Wednesday, September 08, 2021

Not Quite Dead Enough - Rex Stout


For a number of reasons, Not Quite Dead Enough, comprised of two novellas published under a single title, is probably the most fascinating Nero Wolfe book that I’ve read. The first of the  two novellas, Not Quite Dead Enough, was originally published in 1942 in an abridged format in the December edition of The American Magazine, and the second, Booby Trap, was abridged for the same magazine in August 1944. But the most fun thing about the novellas is that, because they were written and published in the midst of World War II, Stout decides to remove Wolfe from his NYC apartment cocoon and force him to cope (which he does rather effectively) in the real world.


Not Quite Dead Enough begins with Archie Goodwin, now a newly promoted Army major, tasked with convincing his old boss Nero Wolfe that Wolfe should apply his investigatory talents to furthering America’s war efforts — free of charge, of course. Archie agrees to give it a try, but receives the shock of his life when he attempts to surprise Wolfe by showing up at Wolfe’s apartment unannounced. Neither Wolfe nor Fritz (the cook) are anywhere to be seen; every surface in the apartment is dusty, piles of unopened mail are on Wolfe’s desk, and even Wolfe’s beloved orchids are being ignored. Are the two men dead or have they been kidnapped? Neither, as it turns out.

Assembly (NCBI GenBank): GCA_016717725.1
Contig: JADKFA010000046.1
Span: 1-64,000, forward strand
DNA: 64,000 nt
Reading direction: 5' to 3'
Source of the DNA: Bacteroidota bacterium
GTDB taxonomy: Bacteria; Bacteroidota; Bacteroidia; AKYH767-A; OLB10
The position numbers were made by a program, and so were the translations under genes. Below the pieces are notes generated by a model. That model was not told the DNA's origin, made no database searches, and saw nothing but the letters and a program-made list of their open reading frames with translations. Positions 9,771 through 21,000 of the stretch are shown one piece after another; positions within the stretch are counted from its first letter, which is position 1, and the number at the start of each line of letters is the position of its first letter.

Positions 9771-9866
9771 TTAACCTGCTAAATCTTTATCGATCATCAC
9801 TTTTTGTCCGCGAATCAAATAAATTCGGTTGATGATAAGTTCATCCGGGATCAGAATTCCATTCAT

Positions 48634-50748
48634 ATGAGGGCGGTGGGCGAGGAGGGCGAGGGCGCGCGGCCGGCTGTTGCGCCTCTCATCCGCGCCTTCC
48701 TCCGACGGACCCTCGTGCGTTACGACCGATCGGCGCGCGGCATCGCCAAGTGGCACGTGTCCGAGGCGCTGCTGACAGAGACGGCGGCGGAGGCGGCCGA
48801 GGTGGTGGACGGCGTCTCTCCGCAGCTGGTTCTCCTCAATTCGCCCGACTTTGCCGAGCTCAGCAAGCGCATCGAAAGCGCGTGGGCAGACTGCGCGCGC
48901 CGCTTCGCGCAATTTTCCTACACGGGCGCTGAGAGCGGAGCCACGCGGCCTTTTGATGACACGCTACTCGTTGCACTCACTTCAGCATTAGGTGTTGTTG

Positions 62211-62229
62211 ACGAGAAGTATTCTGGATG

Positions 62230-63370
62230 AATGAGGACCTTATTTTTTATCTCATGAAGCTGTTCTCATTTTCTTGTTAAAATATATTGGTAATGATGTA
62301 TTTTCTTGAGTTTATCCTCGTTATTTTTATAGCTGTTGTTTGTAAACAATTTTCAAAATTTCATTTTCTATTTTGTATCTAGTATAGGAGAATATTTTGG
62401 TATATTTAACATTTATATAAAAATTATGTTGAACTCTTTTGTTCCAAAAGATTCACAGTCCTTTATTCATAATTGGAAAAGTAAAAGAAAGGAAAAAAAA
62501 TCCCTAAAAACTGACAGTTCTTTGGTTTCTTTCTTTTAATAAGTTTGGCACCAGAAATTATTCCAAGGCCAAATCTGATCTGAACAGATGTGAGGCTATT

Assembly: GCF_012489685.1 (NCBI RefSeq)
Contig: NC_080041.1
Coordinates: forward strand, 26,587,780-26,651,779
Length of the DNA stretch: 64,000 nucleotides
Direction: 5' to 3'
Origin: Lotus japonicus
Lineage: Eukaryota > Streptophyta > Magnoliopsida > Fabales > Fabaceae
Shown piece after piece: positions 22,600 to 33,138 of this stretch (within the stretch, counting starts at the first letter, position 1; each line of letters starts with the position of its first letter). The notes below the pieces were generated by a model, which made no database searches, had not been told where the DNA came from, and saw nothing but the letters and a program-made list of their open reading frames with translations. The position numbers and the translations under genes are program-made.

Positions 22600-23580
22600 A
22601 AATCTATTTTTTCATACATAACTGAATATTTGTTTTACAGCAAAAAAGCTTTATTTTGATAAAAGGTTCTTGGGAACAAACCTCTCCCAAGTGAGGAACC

Even more amazingly, Wolfe (a World War I veteran) and Fritz are getting themselves in shape to join the army so that, as Wolfe puts it, they can “kill Germans.” Archie, though, has the perfect way to get Wolfe back in the game: a dead woman who moves around even after she quits breathing. 


By the time that novella number two, Booby Trap, begins, Wolfe has agreed to help the army investigate the murder of an officer who may have been involved in a plan to profit from advanced weapons technology being readied for battlefield deployment. Either the dead colonel was in the middle of the scheme or he knew too much about it to be allowed to live another minute. Either way, Wolfe considers everyone involved to be traitors to the country during a time of war, and he badly wants to nail them. 


Bottom Line: The two novellas in Not Quite Dead Enough give Nero Wolfe the chance to show a different side of his personality. In both novellas, readers get a glimpse of a patriotic, much less self-absorbed, and much more ruthless Nero Wolfe than they expected ever to see. Wolfe has always been willing to be both “judge and jury” during his investigations. Now the question is whether he is also willing to be “executioner.” 


Rex Stout


14 comments:

  1. These two novellas do sound like fun. Is this a series where you need to start with the first book, or can you dip in and out of it?

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    1. I think you can pretty much jump in just about anywhere. (At least as far as I can tell) their relationship really doesn't change all that much over the years, nor their personal habits, likes, dislikes, etc. I've been reading them based just on what I find easiest to get my hands on at the moment I go looking for another Nero Wolfe mystery.

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  2. The book is new to me so I enjoyed the update and review more. Thanks.

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    1. I enjoy the Nero Wolfe series, Mystica, for a lot of reasons, but one of the main ones is that they provide a look at the mythical New York City that doesn't exist anymore. Thanks for stopping by.

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  3. I remember Not Quite Dead Enough fondly but can't really recall Booby Trap. Archie and Nero, and Fritz for that matter, were such great characters and their relationship was much of the charm of this series.